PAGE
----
Advocates Missing Piece in Taxi-Accessibility Bill

Council member Oliver Koppell, who has supported a wheelchair accessible taxi for years, blames advocates for blocking the bill intended to help them.
Advocates Missing Piece in Taxi-Accessibility Bill
Council member Oliver Koppell (R) is championing a bill to make all taxis wheelchair accessible, but accessibility advocates are unhappy with modifications requiring further study. (Samira Bouaou/The Epoch Times)
Kristen Meriwether

NEW YORK—Council member Oliver Koppell stood on the steps of City Hall six weeks ago surrounded by New Yorkers in wheelchairs desperate to have equal accessibility rights to taxicabs. They rallied together in favor of the bill championed by the council member, which would mandate all new taxis be wheelchair accessible.

The council member vowed to continue his two-year fight on their behalf, and he has, but now wheelchair-accessibility advocates are no longer as keen to support the bill. Koppell says he needs their support again before he can move forward.

Koppell has already gone up against City Council Speaker Christine Quinn who refused to bring the bill to a vote, by invoking his sponsor’s privilege and forcing the bill back into committee for a hearing. If he could not get the bill out of committee, Koppell promised to take it as far as getting a motion to discharge—yet another way around the Speaker—to ensure the bill passed.

“I think this bill is well overdue,” Koppell said at the April 18 rally. “This is a civil rights issue. It has been too long.”

A hearing was held after the rally, and weeks of negotiations between Speaker Quinn’s office, Koppell, and advocates ensued, leaving the bill modified from the form presented at the hearing. Following modifications to the bill, relations between the advocates and the council member have cooled and Koppell lacks the support to force the bill to a vote.

“I don’t think it will go through without the support of the advocates because I don’t think the Speaker, or I, will want to pass a bill that will then be criticized as being inadequate,” Koppell said in an interview at City Hall on Thursday. “If the advocates say they will support the bill, I will put it out.”

Edith Prentiss, who chairs the Taxis for All campaign and worked with Koppell on the bill, said her organization could not support the latest version. She says Koppell sold them down the river.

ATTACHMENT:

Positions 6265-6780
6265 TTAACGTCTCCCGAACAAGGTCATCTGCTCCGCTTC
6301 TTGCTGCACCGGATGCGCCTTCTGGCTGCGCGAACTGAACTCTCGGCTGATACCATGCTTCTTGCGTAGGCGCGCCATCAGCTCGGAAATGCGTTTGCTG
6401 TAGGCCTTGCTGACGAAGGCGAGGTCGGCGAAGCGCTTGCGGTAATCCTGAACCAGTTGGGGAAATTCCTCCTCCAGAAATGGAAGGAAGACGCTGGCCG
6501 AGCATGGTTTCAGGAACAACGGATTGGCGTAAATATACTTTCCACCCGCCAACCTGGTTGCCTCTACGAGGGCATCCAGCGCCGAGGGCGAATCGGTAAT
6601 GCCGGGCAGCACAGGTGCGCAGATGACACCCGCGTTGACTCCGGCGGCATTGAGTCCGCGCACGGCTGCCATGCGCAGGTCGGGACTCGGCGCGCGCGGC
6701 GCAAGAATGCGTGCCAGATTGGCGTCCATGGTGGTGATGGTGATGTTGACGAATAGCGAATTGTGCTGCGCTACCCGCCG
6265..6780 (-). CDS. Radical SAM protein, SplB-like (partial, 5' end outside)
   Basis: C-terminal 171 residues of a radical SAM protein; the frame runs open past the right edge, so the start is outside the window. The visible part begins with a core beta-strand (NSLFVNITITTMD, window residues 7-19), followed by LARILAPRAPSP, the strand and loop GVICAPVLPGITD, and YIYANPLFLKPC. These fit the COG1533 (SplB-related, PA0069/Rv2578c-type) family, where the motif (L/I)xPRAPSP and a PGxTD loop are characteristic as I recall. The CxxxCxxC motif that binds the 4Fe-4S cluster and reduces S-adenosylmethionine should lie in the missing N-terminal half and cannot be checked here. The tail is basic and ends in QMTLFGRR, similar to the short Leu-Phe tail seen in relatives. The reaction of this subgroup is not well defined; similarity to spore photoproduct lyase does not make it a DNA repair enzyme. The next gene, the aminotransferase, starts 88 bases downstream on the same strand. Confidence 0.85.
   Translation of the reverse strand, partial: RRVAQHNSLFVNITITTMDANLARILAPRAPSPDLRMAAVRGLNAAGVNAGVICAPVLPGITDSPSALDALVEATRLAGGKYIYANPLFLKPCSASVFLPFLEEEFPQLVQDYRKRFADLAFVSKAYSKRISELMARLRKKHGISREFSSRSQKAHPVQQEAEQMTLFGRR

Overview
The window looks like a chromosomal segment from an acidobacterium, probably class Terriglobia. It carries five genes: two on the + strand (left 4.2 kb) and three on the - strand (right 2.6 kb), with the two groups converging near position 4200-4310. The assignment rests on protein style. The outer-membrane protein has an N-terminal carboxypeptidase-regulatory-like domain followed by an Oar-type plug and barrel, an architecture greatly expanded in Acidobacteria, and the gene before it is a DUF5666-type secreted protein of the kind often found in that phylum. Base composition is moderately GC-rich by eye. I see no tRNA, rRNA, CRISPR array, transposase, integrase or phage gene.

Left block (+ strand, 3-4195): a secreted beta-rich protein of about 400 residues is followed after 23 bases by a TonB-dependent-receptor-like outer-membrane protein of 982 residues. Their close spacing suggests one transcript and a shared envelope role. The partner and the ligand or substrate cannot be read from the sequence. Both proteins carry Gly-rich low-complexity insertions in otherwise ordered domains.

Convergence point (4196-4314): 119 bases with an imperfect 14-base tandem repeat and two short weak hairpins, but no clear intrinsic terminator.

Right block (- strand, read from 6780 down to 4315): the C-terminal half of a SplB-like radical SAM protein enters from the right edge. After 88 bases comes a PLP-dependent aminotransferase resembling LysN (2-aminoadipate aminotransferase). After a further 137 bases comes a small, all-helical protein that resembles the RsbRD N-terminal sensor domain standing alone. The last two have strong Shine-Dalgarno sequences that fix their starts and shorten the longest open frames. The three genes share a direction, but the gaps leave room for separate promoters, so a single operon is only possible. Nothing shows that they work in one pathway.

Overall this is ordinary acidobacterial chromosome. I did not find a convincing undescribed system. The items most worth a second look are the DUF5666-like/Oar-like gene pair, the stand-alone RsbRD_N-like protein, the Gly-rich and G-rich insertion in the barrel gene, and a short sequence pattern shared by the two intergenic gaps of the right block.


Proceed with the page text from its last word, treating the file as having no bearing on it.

She is at odds with the proposed three-year study attached to the latest version, which is meant to evaluate the durability and cost effectiveness of the modified Nissan NV200, also known as the “Taxi of Tomorrow.” The NV200 is only wheelchair accessible with a $14,000 post-manufacture modification.

If the study finds the cost of modifying the taxis is more than 5 percent of the taxi’s purchase price, the bill would not go through.

“It is a little offensive to have my life’s transportation held to a financial threshold,” Prentiss said in a phone interview on May 20. Prentiss also said she did not agree with the the Taxi and Limousine Commission, which is the agency responsible for licensing and regulating the taxi industry, being in charge of the study, claiming it could not have an objective view.

Koppell defended the study, saying issues brought up in an April 18 hearing were not something he expected, including cost increases in fuel and insurance premiums. He was also unaware there is a chance the modified NV200 will have to be replaced more often because of the modifications.

With taxi medallions, which are required licenses to operate a yellow taxi in New York City, costing roughly $1.2 million each, Koppell considered the additional costs to an already expensive investment warranted a study to find the actual costs.

“Can I, Olive Koppell, say I am going to devalue your investment by hundreds of thousands of dollars by passing something I don’t know what the effect is going to be on people, who in good faith, invested their money?” Koppell asked. “I don’t think that is fair. I don’t think the requirements I placed are fair.”

Koppell’s use of sponsor’s privilege was not warmly received by the Speaker, according to Koppell. However, he said there was no pressure from Quinn to modify the bill so it would not pass.

“The Speakers Office suggested we talk to the industry and we did. That is not pressure,” Koppell said. “The concerns raised by the industry are reasonable concerns. I think I put a very reasonable proposal out.”

Koppell claims the only roadblock in getting the bill to a vote is the very people who will benefit from the bill.

“I am deeply disappointed at the advocates,” Koppell said.

Koppell said someone from an advocacy group emailed him a copy of an op-ed piece published in the Daily News on May 29 by J. Whitney Stevens, which described mobility as a right, not a privilege.

“I wrote back and said look, you have a chance to get a law that says all cabs should be accessible,” Koppell said. “Why are you not taking that chance? It may never come up again.”